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Old 01-08-2013, 02:49 PM   #1
Mrakis
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Quick question: So when batch sparging, should my goal be to sparge with 170 degree water? Or is my goal to get the batch up to 170 degrees (so use water higher than than 170 degrees)? I've just been batch sparging with 170 degree water.

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Old 01-08-2013, 02:56 PM   #2
broadbill
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The idea is that at 170F all enzyme activity is stopped, so you don't have any more conversion at that point. By stopping enzyme activity after a set period of time, you get a more consistent results time after time.

That being said, I sparge with 170F water and my grain bed never quite reaches 170F; I don't worry about it....I just collect my runnings quickly (batch sparge) and start them heating.

 
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Old 01-08-2013, 02:59 PM   #3

I'm with Bill on this, I sparge with water that's 170ish and don't really worry about it. I'm batch sparging and the wort goes immediately into my brew pot on the burner and is heated up quickly to where the enzyme activity stops. Plus, there is a worry on the other end - if you batch sparge with water that is too warm, you can extract tannins and get a harshness in your final beer that is unpleasant.

 
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Old 01-08-2013, 03:06 PM   #4
Varmintman
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Quote:
Originally Posted by Mrakis View Post
Quick question: So when batch sparging, should my goal be to sparge with 170 degree water? Or is my goal to get the batch up to 170 degrees (so use water higher than than 170 degrees)? I've just been batch sparging with 170 degree water.

Thanks
Other than denaturing the enzymes I do not see why you would need any temp be it boiling or tap cold. Myself I try to use as hot a water as I dare to put in my tun with out melting it just to save time on the propane. Batch sparging you will most likely not change the ph enough to extract tannins so if you can add boiling water I say go for it.

And yes I have forgot to heat up my sparge water before and pretty much used the water right out of the tap to sparge with. That is the beauty of batch sparging. You are not rinsing the grain but washing it. The sugars are there already and you just have to get them off the grain.

 
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Old 01-08-2013, 03:36 PM   #5
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I usually heat my sparge water into the 180's. Between pouring and stirring it usually heats the grain bed up to around 170. I have heard that if you go above 170 you risk extracting tannins, but I'm not sure how true that is. The warmer your runnings are the easier they are to drain. I agree that stopping enzyme activity immediately isn't that big of a deal with batch sparging. By that time the enzyme activity is probably pretty low and you are draining and boiling it pretty quickly anyway.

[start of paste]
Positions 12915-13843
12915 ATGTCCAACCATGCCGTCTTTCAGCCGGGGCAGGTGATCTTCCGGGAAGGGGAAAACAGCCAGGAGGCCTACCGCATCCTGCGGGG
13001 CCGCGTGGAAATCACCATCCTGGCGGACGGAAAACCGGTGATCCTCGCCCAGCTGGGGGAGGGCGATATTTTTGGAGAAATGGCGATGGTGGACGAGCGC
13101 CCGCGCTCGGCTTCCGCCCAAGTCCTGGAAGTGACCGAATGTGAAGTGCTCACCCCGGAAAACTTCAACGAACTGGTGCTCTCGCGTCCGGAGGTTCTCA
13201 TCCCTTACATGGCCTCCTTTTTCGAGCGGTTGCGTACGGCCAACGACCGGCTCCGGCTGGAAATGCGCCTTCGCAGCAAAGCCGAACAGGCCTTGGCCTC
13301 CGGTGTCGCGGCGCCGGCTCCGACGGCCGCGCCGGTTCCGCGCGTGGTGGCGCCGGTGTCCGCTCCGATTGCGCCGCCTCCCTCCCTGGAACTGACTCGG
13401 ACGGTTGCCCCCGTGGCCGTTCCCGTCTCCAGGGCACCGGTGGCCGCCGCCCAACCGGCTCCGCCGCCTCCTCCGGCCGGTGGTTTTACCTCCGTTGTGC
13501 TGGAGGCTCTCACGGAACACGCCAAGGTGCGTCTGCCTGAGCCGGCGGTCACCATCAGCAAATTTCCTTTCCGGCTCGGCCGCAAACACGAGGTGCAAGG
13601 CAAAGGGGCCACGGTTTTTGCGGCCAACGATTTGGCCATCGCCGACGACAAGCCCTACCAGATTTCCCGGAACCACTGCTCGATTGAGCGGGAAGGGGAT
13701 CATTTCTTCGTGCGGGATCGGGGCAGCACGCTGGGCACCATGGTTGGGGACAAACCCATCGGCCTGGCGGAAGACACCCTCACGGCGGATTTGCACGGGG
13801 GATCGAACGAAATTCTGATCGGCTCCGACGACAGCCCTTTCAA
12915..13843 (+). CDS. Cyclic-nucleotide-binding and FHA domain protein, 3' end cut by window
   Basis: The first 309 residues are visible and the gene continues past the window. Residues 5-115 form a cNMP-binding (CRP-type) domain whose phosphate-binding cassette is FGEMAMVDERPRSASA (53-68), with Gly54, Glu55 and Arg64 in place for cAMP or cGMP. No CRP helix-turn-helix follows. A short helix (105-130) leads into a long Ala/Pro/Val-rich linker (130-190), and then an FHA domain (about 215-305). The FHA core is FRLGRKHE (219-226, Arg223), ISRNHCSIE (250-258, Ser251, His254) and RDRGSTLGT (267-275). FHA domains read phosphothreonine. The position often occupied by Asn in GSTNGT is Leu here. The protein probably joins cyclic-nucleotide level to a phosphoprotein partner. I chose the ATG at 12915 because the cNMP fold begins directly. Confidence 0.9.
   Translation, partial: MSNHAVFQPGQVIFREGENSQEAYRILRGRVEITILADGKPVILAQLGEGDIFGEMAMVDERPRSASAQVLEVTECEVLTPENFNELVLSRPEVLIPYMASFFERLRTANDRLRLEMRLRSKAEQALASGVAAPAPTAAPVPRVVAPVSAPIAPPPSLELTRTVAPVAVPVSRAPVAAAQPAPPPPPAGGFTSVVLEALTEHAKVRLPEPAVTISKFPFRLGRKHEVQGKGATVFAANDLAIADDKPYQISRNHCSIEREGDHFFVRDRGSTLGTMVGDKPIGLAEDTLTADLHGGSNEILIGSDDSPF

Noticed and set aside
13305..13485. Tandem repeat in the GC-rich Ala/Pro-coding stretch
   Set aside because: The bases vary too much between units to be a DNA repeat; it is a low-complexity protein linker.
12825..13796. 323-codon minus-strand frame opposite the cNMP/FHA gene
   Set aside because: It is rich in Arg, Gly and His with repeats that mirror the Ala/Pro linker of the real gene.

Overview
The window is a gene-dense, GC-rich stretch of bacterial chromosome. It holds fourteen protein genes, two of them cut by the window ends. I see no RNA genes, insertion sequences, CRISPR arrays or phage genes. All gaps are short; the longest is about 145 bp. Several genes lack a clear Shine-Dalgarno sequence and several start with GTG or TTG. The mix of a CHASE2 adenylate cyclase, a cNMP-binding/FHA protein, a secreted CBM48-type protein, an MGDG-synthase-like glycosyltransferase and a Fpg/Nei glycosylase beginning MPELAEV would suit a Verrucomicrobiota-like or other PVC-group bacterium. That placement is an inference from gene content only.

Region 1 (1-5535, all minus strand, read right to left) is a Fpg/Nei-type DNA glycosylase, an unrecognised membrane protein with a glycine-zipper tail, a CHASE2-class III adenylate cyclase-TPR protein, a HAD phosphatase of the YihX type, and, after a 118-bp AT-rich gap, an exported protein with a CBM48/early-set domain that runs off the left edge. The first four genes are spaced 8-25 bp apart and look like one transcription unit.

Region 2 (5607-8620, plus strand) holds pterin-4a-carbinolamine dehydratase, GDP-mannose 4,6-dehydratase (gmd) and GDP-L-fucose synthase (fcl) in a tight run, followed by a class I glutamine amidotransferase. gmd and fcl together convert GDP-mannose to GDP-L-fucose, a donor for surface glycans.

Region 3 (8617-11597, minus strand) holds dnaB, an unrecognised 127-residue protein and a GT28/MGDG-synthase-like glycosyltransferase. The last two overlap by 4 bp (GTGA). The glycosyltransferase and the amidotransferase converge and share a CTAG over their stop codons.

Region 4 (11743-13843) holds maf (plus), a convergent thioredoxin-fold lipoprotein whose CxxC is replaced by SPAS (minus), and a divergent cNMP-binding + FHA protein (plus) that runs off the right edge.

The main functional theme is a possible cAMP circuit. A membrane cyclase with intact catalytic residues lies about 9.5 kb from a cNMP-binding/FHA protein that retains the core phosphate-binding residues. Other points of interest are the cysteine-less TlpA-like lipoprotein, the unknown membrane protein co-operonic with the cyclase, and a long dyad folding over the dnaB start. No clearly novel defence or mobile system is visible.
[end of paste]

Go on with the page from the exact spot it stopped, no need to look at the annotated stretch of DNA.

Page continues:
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Old 01-08-2013, 03:44 PM   #6
Varmintman
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The only way you can extract tannins is by PH and heat. For the most part as long as our grain bill is right we do not run the risk of extracting tannins.

For the longest time I thought the same until I saw a buddy dump boiling water in his for the sparge. I did some research and found that it was the ph that extracted the tannins not the heat. I use my stove to heat my sparge water and I cannot quite get it to a boil nor would I drop boiling water in my plastic mash tun but I do heat the heck out of it and I have not ever tasted any tannins in my beer.

 
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Old 01-08-2013, 04:00 PM   #7
jerrodm
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If you're interested, check out Brau Kaiser's article on cold sparging--not that I would use this method, but I think it shows pretty conclusively that you don't need to be too worried about raising the temp above 170F. He sparged with 65F water, IIRC, and it made almost no difference whatsoever in the final product.
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Old 01-08-2013, 04:06 PM   #8
Mrakis
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Interesting Jerrodm. Thanks to all for commenting and sharing.

 
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Old 01-08-2013, 07:39 PM   #9
Denny
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I use 190F water for sparging. It gets the grainbed to around 170. In order to truly denature enzymes, you need to not only raise the temp to 170+, but hold it for 20+ minutes. I don't do that and I don't know many homebrewers that do. High temps will not extract tannins. If they did, no one could ever do a decoction mash.
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Old 01-08-2013, 10:52 PM   #10
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Like others, most recipes i end up batch sparging around 185 degree's ...i usually just use what beersmith tells me minus a few degree's.

 
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